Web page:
Defining Epigenetic Vulnerabilities of Subtype-Specific Lung Cancers

Grants and Contracts Details


Future Research Questions: As an independent investigator at the University of Kentucky Markey Cancer Center, I will focus on answering two important questions: 1) What are the cells-of-origin or epigenetic programs that produce the two major types of lung tumors? and 2) How can epigenetic therapies be incorporated into useful cancer therapeutics? Background Lung cancer remains the leading cause of cancer related deaths world-wide. Precision medicine options for lung cancer patients may help to decrease the mortality of the disease by targeting the most vulnerable pathways in each specific cancer. However, these efforts are complicated by both the genetic and epigenetic complexity of lung tumors. How epigenetic programs influence critical aspects of lung tumorigenesis and normal lung biology remains an uncharted area. Furthermore, the lineage relationship and epigenetic differences between the two major subtypes of non-small cell lung cancer, namely lung adenocarcinoma and lung squamous cell carcinoma, are unclear. My main goal is to find methods to incorporate epigenetic drugs into effective cancer therapies. I will initially focus on lung stem cell biology as my platform to elucidate the cellular origins and epigenetic therapeutic vulnerabilities in lung cancer. Methodology The research proposed herein will allow for direct comparison of the transformation capacity of several lung stem/progenitor cell pools through FACS isolation, lentiviral genetic modulation and 3D organotypic culture. The transformation potential and subtype acquisition of the cell pools will be tested by injection into the lungs of immunocompromised mice. This novel system will allow for careful dissection of what lung cells can serve as tumor cells-of-origin and in what contexts (i.e. genetic mutations and epigenetic modulation). These results can be linked back to the most permissible epigenetic states for transformation, and allow understanding of how epigenetic programs are co-opted by tumor cells during malignant transformation. In parallel, I will study the effects of different epigenetic therapeutics, namely inhibition of BRD4, EZH2 or G9A, on genetically defined murine lung tumors. I will again use the 3D organotypic culture assay, which I have optimized for primary tumor cell growth. This approach will allow cost-effective but biologically relevant assessment of the effects of epigenetic therapies on varied subtypes and genotypes of lung cancer. Both of these approaches will be translated to human biology by using human cells in the 3D cultures. Career Potential I have had a very successful post-doctoral career in the laboratory of Carla Kim at Boston Children’s Hospital, and I have established a strong relationship with my collaborators for this award, Drs. Leonard Zon and Kwok-Kin Wong. I am very fortunate to have secured a position at the University of Kentucky Markey Cancer Center, where my goal to lead a research group exploring the relationships between stem cells and cancer, with a specific focus on novel cancer therapeutics, will be realized.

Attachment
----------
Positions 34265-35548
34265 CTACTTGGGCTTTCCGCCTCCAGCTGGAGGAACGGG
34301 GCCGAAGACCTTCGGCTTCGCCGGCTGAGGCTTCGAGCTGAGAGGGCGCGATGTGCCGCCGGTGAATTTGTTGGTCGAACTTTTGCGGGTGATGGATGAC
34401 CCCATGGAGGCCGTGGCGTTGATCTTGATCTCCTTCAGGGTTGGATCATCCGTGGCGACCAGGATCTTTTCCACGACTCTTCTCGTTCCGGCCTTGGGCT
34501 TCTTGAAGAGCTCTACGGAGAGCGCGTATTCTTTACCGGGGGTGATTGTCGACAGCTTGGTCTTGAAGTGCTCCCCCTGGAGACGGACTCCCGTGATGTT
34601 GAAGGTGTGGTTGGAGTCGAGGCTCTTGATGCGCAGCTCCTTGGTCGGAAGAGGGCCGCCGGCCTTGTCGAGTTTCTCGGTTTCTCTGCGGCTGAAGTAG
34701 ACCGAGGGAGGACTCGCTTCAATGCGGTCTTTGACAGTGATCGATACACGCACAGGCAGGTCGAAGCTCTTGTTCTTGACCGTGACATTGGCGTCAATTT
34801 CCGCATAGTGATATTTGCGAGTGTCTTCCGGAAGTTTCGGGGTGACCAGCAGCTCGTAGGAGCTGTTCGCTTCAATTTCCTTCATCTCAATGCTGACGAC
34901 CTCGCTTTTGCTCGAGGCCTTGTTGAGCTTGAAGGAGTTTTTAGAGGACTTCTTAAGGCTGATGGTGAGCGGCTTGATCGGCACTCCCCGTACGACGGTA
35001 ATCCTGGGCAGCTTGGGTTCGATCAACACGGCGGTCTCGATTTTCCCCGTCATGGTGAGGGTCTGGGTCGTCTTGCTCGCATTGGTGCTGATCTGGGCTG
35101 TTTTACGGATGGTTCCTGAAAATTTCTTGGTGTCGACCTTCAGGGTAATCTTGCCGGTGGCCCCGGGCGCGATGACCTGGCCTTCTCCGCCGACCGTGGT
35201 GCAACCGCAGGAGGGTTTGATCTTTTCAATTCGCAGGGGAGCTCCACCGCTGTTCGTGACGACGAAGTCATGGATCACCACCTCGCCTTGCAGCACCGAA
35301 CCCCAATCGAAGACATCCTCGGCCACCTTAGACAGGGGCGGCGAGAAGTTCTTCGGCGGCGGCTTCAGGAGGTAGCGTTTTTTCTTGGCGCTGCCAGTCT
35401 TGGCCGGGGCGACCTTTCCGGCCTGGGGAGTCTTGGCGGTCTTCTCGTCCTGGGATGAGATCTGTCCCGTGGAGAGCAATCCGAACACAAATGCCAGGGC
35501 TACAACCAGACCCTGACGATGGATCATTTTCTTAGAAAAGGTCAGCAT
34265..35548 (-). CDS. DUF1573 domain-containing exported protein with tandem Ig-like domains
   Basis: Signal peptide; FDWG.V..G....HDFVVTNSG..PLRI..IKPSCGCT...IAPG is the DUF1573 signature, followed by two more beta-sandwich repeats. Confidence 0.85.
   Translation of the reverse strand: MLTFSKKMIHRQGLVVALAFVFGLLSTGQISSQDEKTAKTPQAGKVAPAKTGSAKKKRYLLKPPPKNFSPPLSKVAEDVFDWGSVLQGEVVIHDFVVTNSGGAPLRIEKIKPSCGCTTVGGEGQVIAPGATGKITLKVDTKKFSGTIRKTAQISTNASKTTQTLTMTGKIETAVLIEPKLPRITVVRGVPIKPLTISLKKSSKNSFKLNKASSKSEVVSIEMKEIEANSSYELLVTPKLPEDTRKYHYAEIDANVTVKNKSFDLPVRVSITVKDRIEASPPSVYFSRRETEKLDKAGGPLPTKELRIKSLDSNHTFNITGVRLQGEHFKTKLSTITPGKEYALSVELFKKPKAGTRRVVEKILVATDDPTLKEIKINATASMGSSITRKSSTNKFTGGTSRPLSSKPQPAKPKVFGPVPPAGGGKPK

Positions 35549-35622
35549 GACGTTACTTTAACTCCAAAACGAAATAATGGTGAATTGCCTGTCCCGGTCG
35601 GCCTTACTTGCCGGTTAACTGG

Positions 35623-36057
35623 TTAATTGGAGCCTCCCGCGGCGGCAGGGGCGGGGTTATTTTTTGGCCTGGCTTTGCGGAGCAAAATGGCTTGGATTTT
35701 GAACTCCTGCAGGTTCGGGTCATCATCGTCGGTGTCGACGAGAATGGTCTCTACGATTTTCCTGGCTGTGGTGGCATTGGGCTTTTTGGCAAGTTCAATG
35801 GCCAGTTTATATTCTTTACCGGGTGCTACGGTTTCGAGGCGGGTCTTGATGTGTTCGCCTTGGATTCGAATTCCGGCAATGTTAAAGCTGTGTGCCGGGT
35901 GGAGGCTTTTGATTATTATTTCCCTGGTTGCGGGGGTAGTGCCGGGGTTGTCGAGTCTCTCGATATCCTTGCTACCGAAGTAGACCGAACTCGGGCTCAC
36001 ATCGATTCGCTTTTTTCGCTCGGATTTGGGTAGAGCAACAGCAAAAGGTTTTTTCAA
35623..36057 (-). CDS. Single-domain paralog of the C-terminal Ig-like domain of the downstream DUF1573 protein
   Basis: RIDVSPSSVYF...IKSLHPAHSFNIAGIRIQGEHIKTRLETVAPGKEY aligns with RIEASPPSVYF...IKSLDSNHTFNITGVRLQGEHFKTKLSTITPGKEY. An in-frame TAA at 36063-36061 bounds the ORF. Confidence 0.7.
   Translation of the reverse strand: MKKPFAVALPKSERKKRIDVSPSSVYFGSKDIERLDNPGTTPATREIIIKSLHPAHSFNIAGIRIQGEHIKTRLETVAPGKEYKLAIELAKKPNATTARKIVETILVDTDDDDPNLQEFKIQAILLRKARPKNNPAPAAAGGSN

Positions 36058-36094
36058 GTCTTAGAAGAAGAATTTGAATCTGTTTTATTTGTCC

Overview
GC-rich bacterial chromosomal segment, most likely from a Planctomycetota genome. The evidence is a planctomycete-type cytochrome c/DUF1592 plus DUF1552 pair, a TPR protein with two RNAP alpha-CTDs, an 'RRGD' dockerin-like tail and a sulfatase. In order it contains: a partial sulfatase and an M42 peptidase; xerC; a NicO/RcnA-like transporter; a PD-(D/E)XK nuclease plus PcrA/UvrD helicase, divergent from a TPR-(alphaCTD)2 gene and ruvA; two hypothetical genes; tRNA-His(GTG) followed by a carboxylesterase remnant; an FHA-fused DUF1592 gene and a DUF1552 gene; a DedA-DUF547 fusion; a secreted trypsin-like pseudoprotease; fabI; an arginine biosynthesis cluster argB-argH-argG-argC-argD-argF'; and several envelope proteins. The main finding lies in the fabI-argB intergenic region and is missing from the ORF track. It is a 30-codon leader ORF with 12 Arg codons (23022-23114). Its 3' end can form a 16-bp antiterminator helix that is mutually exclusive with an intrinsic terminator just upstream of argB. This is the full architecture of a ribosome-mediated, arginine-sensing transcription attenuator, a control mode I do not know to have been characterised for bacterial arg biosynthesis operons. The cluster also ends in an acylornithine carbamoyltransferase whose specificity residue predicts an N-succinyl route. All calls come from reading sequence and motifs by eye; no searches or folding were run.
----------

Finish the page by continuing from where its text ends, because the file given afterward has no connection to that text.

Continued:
Effective start/end date9/30/1612/31/18


  • National Cancer Institute: $482,062.00


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